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4 Horsemen of the Apocalypse - The Pale Horse - Disease Epidemics
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4 Horsemen of the Apocalypse - The Pale Horse - Disease Epidemics
George P Ritter

   In the book of Revelation we find a disturbing vision of four fearsome horsemen (Rev. 6:1-8). Each of these horsemen is a symbol of the four major punishments to be inflicted upon a rebellious mankind — probably in the not-too-distant future! Each represents the final, end-time culmination of the major crises with which the world has been confronted for centuries — false religion, war, famine and disease epidemics. This series of booklets will make the prophecies of Revelation 6 come to life. You will learn the significance of each symbolic horse and rider. This message is one of the most frightening in all of the Bible. You need to be informed and prepared for what's ahead in Bible prophecy!

Chapter One

The Pale Horse Takes Its Toll

   When it comes to progress, no one can accuse the human race of being in a rut. Since the turn of the century man has broken the sound barrier, probed the depths of outer space, unraveled the secrets of the atom, and even made precision landings on the moon. Yet for all his scientific wizardry, man continues to be baffled by one of his oldest enemies disease.
   Even today, in the age of miracle drugs and space-age medicine, the toll that pestilence takes is staggering by anyone's standards. Every year one million people around the world succumb to tuberculosis. Malaria claims another million lives in Africa alone. Schistosomiasis, a painful, debilitating snail-borne disease, afflicts a quarter of a billion third-world inhabitants or roughly 8 1/2% of the population. Venereal disease is all but out of control in many nations, and has been found to infect as many as 10% of the young people sampled in some areas.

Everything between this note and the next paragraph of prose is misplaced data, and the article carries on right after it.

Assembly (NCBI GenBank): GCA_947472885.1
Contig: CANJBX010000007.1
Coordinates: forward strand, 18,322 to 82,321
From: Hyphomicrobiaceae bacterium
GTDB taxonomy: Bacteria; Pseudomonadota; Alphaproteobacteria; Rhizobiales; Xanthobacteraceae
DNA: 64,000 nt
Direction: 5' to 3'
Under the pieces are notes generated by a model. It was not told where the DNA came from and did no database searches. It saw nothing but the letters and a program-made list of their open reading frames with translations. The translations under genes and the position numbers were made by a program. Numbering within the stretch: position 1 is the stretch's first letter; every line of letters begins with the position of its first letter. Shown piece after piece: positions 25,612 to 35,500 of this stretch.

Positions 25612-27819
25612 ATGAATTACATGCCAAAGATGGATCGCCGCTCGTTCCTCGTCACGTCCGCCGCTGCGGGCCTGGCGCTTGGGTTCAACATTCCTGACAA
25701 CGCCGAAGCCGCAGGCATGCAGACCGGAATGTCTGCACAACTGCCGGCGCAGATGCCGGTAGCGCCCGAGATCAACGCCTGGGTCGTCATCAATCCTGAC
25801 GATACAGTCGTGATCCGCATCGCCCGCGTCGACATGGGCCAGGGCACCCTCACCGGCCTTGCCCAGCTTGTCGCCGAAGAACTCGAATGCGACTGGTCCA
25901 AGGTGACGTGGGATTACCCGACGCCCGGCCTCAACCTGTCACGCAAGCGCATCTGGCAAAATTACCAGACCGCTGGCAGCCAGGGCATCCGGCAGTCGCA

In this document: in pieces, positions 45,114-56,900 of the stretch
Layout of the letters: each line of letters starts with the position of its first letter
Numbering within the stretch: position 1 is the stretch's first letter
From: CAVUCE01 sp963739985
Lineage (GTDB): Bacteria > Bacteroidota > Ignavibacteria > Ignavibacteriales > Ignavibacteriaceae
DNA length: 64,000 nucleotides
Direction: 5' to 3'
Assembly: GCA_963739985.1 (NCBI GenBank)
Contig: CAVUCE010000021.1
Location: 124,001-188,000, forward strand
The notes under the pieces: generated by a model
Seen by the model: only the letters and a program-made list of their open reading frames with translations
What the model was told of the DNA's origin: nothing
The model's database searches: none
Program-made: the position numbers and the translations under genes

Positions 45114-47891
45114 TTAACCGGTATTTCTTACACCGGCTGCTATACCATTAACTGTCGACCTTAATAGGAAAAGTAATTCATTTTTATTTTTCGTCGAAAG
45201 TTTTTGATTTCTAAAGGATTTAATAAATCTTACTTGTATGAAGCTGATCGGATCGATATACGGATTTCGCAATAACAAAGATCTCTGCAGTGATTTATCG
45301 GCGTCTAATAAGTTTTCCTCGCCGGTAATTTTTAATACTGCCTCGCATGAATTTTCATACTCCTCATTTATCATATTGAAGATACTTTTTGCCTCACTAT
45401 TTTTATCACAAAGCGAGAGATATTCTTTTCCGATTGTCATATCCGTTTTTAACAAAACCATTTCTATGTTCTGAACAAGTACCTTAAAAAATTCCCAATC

In some parts of the world, disease is a way of life and all too frequently a way of death. Some 34 million Brazilians (35% of the population) are hobbled with a host of maladies including goiter, yaws, tuberculosis and leprosy. One quarter of black Africa is under the continual threat of sleeping sickness. In other parts of the continent up to 20 % of the adult population have been reduced to a groping, stumbling existence because of the ravages of a tiny bloodsucking black fly, carrier of the dreaded river blindness disease.
   In the Western world the number of walking wounded grows every year as people pay the delayed penalties of a synthetic, sated, "civilized" lifestyle. In the United States alone, over 28 million Americans are afflicted by some form of heart and blood vessel disease. Almost four million have suffered coronary attacks. One in six Americans is afflicted by hypertension. Forty million are pained in varying degrees by arthritis. Four million are diabetics, and there are another five million who are potential candidates for insulin injections.
   Every year more Americans die from cancer than were killed during the entire course of World War II. One million are currently under treatment for various malignancies and another 49 million (or roughly one out of every four persons) will eventually contract this degenerative disease.